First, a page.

Tuesday, May 06, 2014

Before. There is always before.
There is after. This, we become.
But the mind can play tricks.
It creates a blank space here.

Memory may say: this, then this.
But where do the lost selves go?
Are they caught between centuries?
Does their vision mirror our dreams?

As a child, I would pretend blindness,
To teach my fingers how to see.
As long as water remained, and earth,
I held hope as a seed in my hand.


Tim Buck said...

The book I'm halfway through reading -- Walter Benjamin: A Critical Life -- discusses some things about his essay "Excavation and Memory":

"In these laconic reflections, taking a cue from the nature of language, Benjamin argues that memory is not first of all an instrument for surveying the past, not simply a recorder and storehouse. Rather, memory is conceived as the theater of the past, the permeable medium of past experiences....What is called remembrance is the actualization of a vanished moment in its manifold depth, its meaning."

Iulia Flame said...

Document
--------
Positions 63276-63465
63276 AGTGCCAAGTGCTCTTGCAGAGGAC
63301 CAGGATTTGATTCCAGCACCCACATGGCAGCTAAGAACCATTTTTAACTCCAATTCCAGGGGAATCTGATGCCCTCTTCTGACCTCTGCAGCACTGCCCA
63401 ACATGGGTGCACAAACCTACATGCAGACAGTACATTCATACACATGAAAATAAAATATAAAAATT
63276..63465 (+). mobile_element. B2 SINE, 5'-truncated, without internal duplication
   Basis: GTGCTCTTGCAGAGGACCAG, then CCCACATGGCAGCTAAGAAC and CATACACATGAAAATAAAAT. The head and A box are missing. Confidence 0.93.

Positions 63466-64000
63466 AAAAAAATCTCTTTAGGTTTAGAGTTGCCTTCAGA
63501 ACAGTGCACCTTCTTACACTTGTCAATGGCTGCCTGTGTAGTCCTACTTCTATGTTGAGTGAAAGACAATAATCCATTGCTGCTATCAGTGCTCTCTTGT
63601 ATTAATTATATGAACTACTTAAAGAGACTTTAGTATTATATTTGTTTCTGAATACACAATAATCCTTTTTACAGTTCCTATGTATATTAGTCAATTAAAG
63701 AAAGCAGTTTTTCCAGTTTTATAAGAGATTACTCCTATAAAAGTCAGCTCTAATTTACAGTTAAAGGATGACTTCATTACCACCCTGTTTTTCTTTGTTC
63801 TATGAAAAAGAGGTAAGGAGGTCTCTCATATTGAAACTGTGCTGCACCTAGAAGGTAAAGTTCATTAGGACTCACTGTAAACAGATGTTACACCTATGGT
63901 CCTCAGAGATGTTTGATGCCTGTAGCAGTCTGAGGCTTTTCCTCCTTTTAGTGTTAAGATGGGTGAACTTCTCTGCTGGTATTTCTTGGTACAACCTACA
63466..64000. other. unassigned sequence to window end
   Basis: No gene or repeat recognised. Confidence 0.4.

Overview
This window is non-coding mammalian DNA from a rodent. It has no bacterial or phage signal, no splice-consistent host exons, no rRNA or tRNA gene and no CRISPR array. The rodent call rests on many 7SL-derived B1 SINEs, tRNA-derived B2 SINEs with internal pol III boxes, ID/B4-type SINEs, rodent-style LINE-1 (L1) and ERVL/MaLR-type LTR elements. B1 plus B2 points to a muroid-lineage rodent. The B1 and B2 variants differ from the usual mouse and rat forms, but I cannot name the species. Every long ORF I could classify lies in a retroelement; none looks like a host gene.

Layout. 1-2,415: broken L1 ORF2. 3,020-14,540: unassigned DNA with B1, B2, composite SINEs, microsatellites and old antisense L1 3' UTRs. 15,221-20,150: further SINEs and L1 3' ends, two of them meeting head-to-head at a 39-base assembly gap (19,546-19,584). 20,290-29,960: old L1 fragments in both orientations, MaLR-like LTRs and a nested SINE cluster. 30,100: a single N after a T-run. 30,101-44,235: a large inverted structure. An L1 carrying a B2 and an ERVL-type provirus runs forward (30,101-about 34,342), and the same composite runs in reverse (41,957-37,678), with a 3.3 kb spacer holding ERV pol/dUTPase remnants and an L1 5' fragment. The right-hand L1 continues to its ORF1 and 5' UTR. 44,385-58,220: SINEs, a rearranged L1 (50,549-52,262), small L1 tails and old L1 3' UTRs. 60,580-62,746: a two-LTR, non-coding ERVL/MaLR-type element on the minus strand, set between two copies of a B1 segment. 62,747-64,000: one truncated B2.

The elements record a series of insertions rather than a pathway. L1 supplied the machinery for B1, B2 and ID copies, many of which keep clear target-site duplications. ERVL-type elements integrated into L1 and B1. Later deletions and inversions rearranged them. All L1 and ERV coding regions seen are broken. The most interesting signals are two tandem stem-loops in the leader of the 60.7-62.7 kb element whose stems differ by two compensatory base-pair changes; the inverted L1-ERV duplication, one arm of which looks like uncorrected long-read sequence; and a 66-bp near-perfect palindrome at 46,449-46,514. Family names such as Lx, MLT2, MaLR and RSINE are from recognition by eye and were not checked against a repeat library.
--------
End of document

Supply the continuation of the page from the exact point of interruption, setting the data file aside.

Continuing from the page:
Those are some lovely words. What a writers' writer--Benjamin.

Memory can be a theater, a lens through which the past can be viewed and sifted, gleaned. It can be an attic full of trunks, neglected for years--or inspected on a daily basis. It can take years for a memory to ripen into comprehension. Sometimes there is the sudden sensation, a dark illumination--and when one tugs at the feeling, the thread goes back to a certain day, and this can happen again and again. The trick is to discover how to write about these processes in a way that does not bore the reader. Otherwise--it is just therapy. :)

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